The United Nations agency going backward on climate change
Achieving net-zero carbon emissions by mid-century — which scientists agree is necessary to avoid catastrophic social, ecological and economic impacts — requires an all-hands-on-deck approach to reimagining the global economy. The maritime analogy is particularly apt because much of the global economy is dependent upon shipping, which moves 90 percent of global trade on some 90,000 commercial vessels.
Emissions from shipping alone amount to 3 percent of global emissions and they are quickly growing; they increased by 10 percent in the six-year period from 2012 to 2018. At this pace, the International Maritime Organization (IMO), the United Nations shipping agency, has estimated that by 2050 emissions could grow by up to 130 percent of 2008 levels.
Needless to say, this is an unacceptable increase at a time when other sectors are working to constrain emissions. So back in 2018, the IMO announced a goal of reducing emissions by 50 percent by 2050. Taking into account the projected increases in emissions mentioned above, this means the IMO has set a goal of reducing emissions by up to 180 percent by mid-century. Anyone who has followed the IMO, or has a basic grasp of math for that matter, knows that this goal is purely for show.
Last week the IMO adopted measures that it claims will achieve that goal, and civil society was unimpressed, to say the least. The new measures require shipping companies to track and rate the energy efficiency of their ships and, for ships receiving a “D” rating for three years in a row, the company must provide “corrective action plans” describing how they intend to improve those numbers. These plans will not be made public and there is no mention of how, or if, companies will be held accountable for implementing them.
Setting aside concerns about self-reporting and enforcement, the requirement won’t be implemented until November 2022. If all goes smoothly, the first ratings will be assessed in 2024, and it will therefore be at least three years until any “corrective action plans” will be required. There are no enforcement mechanisms, no linkages to national pledges and no recognition of the Paris Agreement goals or the Sustainable Development Goals (SDGs) — the two flagship UN agreements on these matters.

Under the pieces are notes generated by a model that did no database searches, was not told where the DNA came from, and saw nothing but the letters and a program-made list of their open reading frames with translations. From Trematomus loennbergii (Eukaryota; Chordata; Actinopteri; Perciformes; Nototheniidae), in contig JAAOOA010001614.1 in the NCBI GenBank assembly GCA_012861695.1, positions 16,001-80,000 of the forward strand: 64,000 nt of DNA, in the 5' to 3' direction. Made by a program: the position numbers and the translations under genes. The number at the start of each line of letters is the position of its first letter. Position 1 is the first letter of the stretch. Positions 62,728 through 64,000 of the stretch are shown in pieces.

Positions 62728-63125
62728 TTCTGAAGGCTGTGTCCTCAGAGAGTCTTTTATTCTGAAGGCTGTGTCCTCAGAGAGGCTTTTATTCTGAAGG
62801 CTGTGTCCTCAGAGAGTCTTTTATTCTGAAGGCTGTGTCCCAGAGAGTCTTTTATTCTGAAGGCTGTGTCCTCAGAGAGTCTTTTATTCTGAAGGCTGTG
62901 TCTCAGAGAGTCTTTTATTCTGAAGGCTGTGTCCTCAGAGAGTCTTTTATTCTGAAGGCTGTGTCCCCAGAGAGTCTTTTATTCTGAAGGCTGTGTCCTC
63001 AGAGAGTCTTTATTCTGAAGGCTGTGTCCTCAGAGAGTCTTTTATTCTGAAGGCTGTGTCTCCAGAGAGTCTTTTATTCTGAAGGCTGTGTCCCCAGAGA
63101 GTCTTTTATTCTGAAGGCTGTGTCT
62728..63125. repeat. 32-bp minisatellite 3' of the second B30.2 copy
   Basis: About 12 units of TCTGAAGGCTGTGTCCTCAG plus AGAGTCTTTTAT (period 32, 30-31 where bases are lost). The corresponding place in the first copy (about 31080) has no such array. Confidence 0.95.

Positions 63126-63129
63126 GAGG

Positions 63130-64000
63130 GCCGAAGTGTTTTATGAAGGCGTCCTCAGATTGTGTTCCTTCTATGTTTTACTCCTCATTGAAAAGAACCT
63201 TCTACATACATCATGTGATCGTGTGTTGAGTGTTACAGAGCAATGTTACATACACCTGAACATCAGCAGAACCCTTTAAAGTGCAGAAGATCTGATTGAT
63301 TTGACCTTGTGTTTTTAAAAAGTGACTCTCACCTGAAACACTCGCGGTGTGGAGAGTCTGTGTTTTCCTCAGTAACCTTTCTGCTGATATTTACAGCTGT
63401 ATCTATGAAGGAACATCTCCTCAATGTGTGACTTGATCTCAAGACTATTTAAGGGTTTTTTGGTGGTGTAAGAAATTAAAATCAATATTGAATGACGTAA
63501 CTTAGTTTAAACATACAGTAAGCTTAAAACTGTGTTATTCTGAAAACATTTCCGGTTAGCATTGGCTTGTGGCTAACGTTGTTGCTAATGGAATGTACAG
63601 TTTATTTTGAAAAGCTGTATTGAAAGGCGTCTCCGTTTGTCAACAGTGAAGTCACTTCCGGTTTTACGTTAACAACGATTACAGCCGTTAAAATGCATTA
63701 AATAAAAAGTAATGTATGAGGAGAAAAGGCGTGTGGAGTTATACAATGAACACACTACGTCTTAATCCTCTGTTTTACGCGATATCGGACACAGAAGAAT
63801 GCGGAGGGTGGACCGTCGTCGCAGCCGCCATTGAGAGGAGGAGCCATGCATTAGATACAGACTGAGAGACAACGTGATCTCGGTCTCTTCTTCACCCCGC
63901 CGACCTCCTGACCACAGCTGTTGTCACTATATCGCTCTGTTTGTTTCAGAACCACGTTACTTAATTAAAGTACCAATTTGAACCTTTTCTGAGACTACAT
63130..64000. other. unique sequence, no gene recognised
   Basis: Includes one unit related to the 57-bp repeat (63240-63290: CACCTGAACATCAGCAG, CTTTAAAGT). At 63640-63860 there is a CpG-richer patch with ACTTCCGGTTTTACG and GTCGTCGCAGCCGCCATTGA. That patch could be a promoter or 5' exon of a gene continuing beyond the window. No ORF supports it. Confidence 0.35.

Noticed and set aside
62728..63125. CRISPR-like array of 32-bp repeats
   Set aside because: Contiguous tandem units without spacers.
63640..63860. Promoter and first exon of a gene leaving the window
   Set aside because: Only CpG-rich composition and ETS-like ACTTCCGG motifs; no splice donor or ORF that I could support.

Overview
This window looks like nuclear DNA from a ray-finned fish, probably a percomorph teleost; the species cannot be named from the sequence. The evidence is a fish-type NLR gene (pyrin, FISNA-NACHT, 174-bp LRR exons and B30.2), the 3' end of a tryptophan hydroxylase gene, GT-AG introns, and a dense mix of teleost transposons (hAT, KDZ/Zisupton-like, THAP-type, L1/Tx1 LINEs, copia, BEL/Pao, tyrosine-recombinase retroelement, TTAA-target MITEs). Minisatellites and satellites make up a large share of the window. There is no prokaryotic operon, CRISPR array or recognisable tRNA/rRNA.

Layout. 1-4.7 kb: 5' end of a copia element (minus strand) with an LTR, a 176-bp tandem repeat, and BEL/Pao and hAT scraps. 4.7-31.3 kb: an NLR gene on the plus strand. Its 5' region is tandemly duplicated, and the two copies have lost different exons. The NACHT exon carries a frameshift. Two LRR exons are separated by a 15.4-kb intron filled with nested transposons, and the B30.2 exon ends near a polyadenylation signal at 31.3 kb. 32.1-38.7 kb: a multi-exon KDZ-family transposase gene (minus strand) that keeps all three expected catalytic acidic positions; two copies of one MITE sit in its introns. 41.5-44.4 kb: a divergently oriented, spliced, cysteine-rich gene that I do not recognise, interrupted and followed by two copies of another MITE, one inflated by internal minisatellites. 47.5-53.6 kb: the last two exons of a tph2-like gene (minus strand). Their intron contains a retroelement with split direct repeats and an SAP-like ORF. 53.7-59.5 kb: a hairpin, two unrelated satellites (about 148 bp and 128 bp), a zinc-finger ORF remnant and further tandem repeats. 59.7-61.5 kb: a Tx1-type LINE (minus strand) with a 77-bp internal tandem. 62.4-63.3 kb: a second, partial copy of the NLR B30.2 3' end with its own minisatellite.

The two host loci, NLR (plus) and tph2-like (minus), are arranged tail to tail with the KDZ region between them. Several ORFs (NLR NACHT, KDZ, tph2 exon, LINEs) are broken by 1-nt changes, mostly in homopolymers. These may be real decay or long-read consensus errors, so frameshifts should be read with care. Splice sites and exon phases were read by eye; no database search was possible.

At a time when energy and infrastructure sectors are retooling to achieve national net-zero pledges this decade, the IMO’s lackadaisical approach is strikingly arrogant. National governments from the EU to the U.S. have indicated an intention to push back, but the international nature of the industry does not lend itself to national regulation.
Undeterred, the IMO added insult to injury at the same meeting last week and thumbed its nose at the Arctic region — the at-risk area warming three times faster than the rest of the planet — by slow-walking a ban on heavy fuel oils (HFOs) in the region. HFOs, the dirtiest shipping fuels available, are known to generate substantial black carbon, which diminishes air quality and darkens snow and ice, accelerating melting. Its density means that any spills would be long-lasting and devastate Arctic ecosystems. The new “ban” will not formally take effect until 2024 but is laced with waivers and exemptions that will delay the complete ban until 2029 at the earliest.